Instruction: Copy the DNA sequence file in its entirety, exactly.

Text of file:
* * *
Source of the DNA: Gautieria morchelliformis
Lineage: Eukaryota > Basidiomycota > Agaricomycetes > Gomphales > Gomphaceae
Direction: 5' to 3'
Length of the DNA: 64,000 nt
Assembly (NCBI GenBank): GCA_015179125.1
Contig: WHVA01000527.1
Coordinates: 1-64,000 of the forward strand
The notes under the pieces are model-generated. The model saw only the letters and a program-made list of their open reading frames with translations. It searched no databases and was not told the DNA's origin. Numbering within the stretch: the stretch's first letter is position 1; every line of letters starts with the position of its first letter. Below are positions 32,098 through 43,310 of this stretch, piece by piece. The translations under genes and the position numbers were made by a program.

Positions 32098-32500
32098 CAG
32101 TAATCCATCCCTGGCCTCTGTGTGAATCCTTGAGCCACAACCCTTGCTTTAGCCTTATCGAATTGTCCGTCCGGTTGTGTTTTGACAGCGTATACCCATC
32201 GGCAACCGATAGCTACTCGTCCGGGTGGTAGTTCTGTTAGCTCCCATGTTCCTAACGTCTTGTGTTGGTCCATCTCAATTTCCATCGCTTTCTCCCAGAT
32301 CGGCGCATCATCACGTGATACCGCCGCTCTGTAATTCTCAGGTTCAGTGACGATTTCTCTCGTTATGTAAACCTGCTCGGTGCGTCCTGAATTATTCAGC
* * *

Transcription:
Source of the DNA: Gautieria morchelliformis
Lineage: Eukaryota > Basidiomycota > Agaricomycetes > Gomphales > Gomphaceae
Direction: 5' to 3'
Length of the DNA: 64,000 nt
Assembly (NCBI GenBank): GCA_015179125.1
Contig: WHVA01000527.1
Coordinates: 1-64,000 of the forward strand
The notes under the pieces are model-generated. The model saw only the letters and a program-made list of their open reading frames with translations. It searched no databases and was not told the DNA's origin. Numbering within the stretch: the stretch's first letter is position 1; every line of letters starts with the position of its first letter. Below are positions 32,098 through 43,310 of this stretch, piece by piece. The translations under genes and the position numbers were made by a program.

Positions 32098-32500
32098 CAG
32101 TAATCCATCCCTGGCCTCTGTGTGAATCCTTGAGCCACAACCCTTGCTTTAGCCTTATCGAATTGTCCGTCCGGTTGTGTTTTGACAGCGTATACCCATC
32201 GGCAACCGATAGCTACTCGTCCGGGTGGTAGTTCTGTTAGCTCCCATGTTCCTAACGTCTTGTGTTGGTCCATCTCAATTTCCATCGCTTTCTCCCAGAT
32301 CGGCGCATCATCACGTGATACCGCCGCTCTGTAATTCTCAGGTTCAGTGACGATTTCTCTCGTTATGTAAACCTGCTCGGTGCGTCCTGAATTATTCAGC